August 31, 2016

Caramel Apple Butter & Blueberry Applesauce

The last days of August have found me busy trying to finish up with apples. When we first planted our two apple trees I wondered if the two semi-dwarfs would produce enough. I'm not thinking that now! I've been canning apples slices, freezing pies, and making applesauce.


The other day I made apple butter from a recipe I found in my Ball Blue Book. This book is a classic standard guide to food preservation. It's been around since 1909, but they seem to come out with a new edition every so many years with up-to-date information and new recipes in each one. The recipe I used came from the 1999 edition, but I tweaked it quite a bit. I cut the sugar in half, doubled the spices, and omitted the lemon juice.

About the sugar. Yes, I know all sugar is bad for you, but I don't produce enough honey to replace it entirely, so I compromise. I buy an unbleached cane sugar instead of standard white sugar. What's the difference? Legally sugar can be either cane sugar or beet sugar. Since all the sugar beets grown in the US are genetically modified, I choose cane sugar over it. In addition, this brand is unbleached, economical, and widely available. Plus I like the sustainable way Zulka manages it's sugar production (you can read about that here.) Okay, so much for the pitch; on to the recipes.

Caramel Apple Butter
  • 12 cups applesauce
  • 2 cups sugar
  • 1 cup water
  • 2 tsp cinnamon
  • 1 tsp cloves
  • 1/2 tsp ginger
Mix applesauce, water, and spices in a crock pat. Caramelize the sugar and add.

To caramelize the sugar, simple heat it in a pan and stir continually to keep it from burning. Do not be distracted from your task, even if the cat tells you he's starving to death.

Riley: "But I am starving to death!!!"

Eventually the sugar will melt into a thick caramel brown syrup.


Pour into the apple butter. It will bubble and harden immediately.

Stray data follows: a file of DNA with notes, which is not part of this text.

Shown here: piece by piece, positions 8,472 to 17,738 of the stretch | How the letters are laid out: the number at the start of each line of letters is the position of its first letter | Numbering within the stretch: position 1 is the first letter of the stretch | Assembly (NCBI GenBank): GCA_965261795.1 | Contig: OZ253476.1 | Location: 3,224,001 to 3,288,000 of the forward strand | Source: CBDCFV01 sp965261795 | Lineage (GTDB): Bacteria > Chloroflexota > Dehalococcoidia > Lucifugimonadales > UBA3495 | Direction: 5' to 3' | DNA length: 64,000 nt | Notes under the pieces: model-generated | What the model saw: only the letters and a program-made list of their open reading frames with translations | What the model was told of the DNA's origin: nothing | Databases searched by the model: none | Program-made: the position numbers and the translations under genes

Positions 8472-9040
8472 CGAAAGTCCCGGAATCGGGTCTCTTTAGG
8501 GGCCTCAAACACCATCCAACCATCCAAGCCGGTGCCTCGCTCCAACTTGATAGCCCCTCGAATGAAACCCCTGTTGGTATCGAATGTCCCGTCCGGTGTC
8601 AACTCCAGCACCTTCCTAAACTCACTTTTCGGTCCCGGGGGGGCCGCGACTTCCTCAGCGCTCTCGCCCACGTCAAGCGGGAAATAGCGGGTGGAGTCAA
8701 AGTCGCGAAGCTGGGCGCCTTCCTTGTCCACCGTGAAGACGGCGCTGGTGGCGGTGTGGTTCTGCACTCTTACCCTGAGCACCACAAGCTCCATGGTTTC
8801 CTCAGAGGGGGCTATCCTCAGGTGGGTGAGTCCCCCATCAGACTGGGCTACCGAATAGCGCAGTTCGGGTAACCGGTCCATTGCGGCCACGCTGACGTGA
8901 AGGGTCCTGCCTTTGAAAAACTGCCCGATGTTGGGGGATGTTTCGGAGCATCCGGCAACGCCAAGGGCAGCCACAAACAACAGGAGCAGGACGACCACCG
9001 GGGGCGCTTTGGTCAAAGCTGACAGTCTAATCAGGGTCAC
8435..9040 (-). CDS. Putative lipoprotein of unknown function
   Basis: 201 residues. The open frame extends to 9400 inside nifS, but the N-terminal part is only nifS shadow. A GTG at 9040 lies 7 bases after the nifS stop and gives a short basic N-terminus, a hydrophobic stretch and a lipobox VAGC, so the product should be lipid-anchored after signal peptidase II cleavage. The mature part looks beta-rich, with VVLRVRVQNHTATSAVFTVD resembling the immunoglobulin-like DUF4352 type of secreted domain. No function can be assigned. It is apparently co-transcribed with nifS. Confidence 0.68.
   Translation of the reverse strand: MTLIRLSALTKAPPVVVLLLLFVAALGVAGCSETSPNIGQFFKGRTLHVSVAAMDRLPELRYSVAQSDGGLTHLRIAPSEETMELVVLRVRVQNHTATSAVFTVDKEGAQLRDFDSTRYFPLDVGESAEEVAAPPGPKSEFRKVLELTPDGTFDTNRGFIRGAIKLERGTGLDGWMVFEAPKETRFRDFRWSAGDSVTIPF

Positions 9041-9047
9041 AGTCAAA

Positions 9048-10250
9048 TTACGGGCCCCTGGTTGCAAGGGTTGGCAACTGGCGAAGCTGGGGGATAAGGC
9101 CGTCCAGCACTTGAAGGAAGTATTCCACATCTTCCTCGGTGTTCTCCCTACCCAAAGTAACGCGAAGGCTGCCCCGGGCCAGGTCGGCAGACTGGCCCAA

Stir it in (along with the crystallized scrapings from the cooking pan). It will melt and blend with the apple butter. Cook until thick. Can in boiling water bath canner, 10 minutes for half pints.

Caramel Apple Butter

My yield was eleven half pints.

Blueberry Applesauce

Nothing difficult here. After I measured out the 12 cups of applesauce for the apple butter, I added the year's last blueberry picking to a couple cups of it, whirred it smooth in the blender, then stirred it into the remainder of the applesauce. It was heated and canned as for regular applesauce - 20 minutes in a boiling water bath canner for pints.


It's a very pretty color, don't you think? I got about five pints of this, and also used the last of my regular mouth Tattler canning lids. And I'm still not done with the apples! That's ten dozen in use! Definitely need to get some more.

35 comments:

Weekend-Windup said...

WOW! Sounds great! It has come out good:)

Judy said...

My grandmother cooked down her apple peelings and cores to make apple butter. It makes a surprisingly large amount. You add water to the peelings and cores; then cook until the flesh of the apples starts coming off the peelings. Then I ran my mixture through the tomato separator which spits the seed and skins out one side and the pulp and juice out the other. Add your spice blend and keep cooking. Works for raspberries, too; if you want to make seedless raspberry jams and syrups. Mom says Grandma did the same thing with peach skins and pits to make peach butter but I haven't tried it. I'm assuming they were cling peaches.

Judy said...

By the way, you are a mean mommy not feeding Riley. He looks positively puny. Not! LOL

Dawn McHugh said...

love the blueberry and apple butter, although I am not a fan of cooked apples, I managed to get some tattler lids and love them

Leigh said...

Happily there was a little leftover of each and I can officially say they're great!

Leigh said...

Riley! What a cat. When he wants something (food, attention, etc) he is extremely persistent! He'll start tugging on my skirt until he gets what he wants, LOL